“I grew up in Arizona and I was always out working on the ranch, going to the rodeo and living the western life. No one ever said, ‘Kate put on your sunscreen.’ Now, in this generation, we know wearing sunscreen is a must because UV radiation from sun exposure is bad for your skin. We even know that if you think you’re covered with a hat and long sleeves, you are not necessarily protected.

“When I was diagnosed with melanoma, some doctors told me I had 6-8 months to live. They were wrong. I have been battling melanoma for 15 years and have had 22 surgeries and received nine different treatments. I enrolled in a clinical trial for Zelboraf four years ago, and I believe it saved my life.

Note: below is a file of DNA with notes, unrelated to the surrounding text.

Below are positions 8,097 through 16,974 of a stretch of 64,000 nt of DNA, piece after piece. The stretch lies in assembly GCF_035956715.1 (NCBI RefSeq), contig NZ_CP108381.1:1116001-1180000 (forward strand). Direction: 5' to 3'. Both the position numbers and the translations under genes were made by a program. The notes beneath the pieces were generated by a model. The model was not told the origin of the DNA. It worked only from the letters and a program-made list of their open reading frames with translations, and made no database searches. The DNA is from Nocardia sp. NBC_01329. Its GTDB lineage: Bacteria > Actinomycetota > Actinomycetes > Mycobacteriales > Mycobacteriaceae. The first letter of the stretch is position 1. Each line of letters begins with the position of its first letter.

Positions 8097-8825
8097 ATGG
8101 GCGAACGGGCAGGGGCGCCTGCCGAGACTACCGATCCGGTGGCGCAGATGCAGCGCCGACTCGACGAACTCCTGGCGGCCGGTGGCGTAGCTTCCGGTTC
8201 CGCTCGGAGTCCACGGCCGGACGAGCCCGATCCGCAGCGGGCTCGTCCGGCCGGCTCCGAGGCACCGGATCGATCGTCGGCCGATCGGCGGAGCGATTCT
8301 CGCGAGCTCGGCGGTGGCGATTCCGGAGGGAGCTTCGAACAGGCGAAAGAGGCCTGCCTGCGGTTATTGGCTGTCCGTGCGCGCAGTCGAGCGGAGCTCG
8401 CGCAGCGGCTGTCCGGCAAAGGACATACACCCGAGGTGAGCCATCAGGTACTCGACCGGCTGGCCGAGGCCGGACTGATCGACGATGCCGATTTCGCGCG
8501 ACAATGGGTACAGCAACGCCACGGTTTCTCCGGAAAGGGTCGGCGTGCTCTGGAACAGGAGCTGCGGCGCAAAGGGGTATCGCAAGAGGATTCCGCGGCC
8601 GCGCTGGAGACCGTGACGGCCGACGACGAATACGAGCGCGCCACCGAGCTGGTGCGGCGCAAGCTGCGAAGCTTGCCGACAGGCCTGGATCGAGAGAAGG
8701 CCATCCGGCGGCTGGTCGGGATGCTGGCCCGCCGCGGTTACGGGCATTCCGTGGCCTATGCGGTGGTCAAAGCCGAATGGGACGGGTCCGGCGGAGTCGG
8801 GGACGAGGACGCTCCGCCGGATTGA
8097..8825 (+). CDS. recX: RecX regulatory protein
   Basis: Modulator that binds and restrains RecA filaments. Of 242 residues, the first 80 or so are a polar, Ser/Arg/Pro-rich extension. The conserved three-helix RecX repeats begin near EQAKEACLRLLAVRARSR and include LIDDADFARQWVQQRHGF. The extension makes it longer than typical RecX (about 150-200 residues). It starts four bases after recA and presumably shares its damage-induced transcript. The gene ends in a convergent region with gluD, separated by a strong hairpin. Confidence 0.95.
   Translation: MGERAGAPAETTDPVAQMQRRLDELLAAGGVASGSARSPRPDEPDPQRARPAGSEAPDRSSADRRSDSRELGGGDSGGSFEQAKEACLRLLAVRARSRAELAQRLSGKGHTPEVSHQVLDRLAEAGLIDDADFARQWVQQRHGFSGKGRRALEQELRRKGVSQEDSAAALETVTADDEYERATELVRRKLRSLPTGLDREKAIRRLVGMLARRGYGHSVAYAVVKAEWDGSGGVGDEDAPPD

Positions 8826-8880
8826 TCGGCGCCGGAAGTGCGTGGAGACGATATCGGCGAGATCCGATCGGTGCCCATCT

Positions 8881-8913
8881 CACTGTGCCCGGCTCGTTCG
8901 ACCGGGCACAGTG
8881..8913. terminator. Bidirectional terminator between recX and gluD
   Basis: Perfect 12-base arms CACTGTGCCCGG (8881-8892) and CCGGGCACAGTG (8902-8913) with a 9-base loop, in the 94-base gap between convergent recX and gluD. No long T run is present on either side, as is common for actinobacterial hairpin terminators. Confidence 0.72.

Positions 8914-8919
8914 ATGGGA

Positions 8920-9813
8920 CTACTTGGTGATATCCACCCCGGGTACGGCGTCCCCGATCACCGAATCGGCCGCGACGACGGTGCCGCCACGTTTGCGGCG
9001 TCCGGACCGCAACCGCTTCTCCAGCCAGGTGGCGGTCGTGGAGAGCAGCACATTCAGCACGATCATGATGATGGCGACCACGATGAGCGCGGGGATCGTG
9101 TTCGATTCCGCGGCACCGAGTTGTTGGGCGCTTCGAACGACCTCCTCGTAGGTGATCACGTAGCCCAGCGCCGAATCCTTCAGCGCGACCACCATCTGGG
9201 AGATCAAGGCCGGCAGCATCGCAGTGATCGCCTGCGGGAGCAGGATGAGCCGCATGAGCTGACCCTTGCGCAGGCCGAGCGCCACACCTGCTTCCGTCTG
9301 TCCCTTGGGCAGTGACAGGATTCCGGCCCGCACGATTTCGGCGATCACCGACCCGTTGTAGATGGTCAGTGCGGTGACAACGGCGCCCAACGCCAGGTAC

“I am grateful for my upbringing, knowing that the ranch has made me tough, hardworking and very competitive. Although I have hung up the saddle and spurs to compete with melanoma, I know that my background helps me on this daily fight. I am also grateful that my role in a clinical study allowed me to help the progress of science and to spend more time with my children and granddaughters. The clinical study will have an impact on the future of science and has the chance to make a difference for even my granddaughters.

“Although I miss ranching every day, I appreciate every day I am here and know that I can leave the horseback riding to my granddaughters. Melanoma has changed my life. If you suspect that your mole looks different or brown spots are appearing abnormal, I recommend getting to a dermatologist immediately,” she says.